In a 2013 commencement address at Messiah College in Pennsylvania, Makoto Fujimura told the graduating class, “We are to rise above the darkened realities, the confounding problems of our time.” A tall order for any age, but one God has decisively overcome in Jesus Christ. Fujimura uses his talent to connect beauty with the truth of the Gospel in a culture that has largely forgotten its religious tradition and history. He makes those things fresh and visible again. With works like “Walking on Water,” and the “Four Holy Gospels,” Fujimura is illuminating God’s Word to a culture that is mostly inward looking and mired in the self. Our interview with Fujimura leads this new issue of Religion & Liberty.
Also in this issue, I contribute a column on the dangers of state religion. Secularism, now thriving as the state religion, has the potential to unleash a new kind of religious persecution in America.
David Deavel reviews Infiltrated: How to Stop the Insiders and Activists Who are Exploiting the Financial Crisis to Control Our Lives and our Fortunes by Jay Richards. Samuel Gregg reviews Missionaries of Republicanism: A Religious History of the Mexican-American War by John C. Pinheiro.
Bruce Edward Walker reviews Liberalism: The Life of an Idea. The author, Edmund Fawcett, has attempted to provide a comprehensive overview of the life and rise of political liberalism.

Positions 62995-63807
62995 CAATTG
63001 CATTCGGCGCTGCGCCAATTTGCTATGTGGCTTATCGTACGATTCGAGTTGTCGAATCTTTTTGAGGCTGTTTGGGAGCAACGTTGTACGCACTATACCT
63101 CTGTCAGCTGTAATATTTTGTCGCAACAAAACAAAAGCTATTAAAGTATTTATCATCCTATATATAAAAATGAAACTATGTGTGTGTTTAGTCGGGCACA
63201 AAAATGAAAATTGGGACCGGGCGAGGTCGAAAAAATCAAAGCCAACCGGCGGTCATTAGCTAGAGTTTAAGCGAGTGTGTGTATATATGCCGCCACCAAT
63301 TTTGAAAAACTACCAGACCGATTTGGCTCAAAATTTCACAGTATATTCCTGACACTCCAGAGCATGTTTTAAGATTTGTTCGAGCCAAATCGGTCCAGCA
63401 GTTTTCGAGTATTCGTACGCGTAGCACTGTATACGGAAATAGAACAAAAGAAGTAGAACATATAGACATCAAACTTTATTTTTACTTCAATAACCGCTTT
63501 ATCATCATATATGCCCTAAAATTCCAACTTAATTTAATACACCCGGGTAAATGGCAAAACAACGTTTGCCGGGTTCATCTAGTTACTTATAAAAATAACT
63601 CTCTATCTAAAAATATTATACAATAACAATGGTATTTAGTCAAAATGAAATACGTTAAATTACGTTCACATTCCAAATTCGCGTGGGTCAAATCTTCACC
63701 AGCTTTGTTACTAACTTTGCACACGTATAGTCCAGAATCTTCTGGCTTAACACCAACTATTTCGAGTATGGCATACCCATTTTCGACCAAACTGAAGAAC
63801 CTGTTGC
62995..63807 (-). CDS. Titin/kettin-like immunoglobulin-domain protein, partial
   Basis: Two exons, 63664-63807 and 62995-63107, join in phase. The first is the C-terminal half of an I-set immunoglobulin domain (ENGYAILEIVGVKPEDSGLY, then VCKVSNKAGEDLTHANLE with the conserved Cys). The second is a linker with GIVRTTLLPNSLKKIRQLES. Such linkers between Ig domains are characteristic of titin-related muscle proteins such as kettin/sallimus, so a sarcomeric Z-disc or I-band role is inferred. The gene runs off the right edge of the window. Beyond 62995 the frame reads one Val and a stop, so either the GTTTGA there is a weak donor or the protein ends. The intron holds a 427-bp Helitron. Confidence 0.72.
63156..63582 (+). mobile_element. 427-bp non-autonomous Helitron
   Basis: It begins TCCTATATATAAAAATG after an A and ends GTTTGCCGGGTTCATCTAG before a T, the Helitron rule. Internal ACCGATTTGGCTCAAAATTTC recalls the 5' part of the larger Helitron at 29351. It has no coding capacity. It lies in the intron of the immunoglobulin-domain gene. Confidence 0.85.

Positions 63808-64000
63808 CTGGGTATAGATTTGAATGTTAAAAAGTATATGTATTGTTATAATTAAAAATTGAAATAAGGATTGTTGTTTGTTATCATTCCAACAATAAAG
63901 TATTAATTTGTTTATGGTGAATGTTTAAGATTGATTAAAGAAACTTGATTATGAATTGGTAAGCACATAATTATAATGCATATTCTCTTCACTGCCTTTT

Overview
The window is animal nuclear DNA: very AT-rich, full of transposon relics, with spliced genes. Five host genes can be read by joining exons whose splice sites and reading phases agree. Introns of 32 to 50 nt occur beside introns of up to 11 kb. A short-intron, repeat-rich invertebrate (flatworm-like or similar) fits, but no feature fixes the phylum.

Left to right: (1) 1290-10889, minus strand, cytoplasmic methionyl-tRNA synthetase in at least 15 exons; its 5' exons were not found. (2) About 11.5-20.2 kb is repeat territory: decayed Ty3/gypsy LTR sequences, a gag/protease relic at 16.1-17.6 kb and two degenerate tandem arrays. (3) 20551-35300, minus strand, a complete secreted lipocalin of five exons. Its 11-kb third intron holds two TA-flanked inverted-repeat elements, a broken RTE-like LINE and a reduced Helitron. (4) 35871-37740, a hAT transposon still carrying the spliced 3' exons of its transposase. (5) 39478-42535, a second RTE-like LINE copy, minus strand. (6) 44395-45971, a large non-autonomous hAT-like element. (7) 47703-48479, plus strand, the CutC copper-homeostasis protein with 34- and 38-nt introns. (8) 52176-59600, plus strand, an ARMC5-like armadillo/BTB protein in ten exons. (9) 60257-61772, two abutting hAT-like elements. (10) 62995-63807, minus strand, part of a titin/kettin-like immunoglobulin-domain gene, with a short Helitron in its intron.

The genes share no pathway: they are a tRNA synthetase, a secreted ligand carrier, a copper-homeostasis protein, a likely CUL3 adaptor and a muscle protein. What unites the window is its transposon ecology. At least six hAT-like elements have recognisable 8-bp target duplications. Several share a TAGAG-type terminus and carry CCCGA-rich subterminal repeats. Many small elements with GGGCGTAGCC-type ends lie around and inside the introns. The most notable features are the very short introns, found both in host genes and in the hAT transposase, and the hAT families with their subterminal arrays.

Abigail Adams is profiled for “In the Liberal Tradition.” Her contribution to liberty of course is exceptional as a wife and mother but doesn’t end there. Adams’s recognition of the necessity of morality and virtue in order to sustain liberty is clearly visible in her many letters. John and Abigail Adams wrote over 1,000 letters to each other that are still widely read and studied today. She wrote to her son John Quincy Adams saying, “The only sure and permanent foundation of virtue is religion. Let this important truth be engraven upon your heart.”
In his R&L column, Rev. Robert Sirico addresses the crisis of young people today leaving their faith. One of the positives he cites are the many excellent interns we’ve had pass through Acton over the years. One of the most enjoyable aspects of working at Acton is seeing the tremendous impact this organization is having on young people who cross our path. It’s exciting to see our reach expanding rapidly through our materials and program, especially with our amazing new film “For the Life of the World.”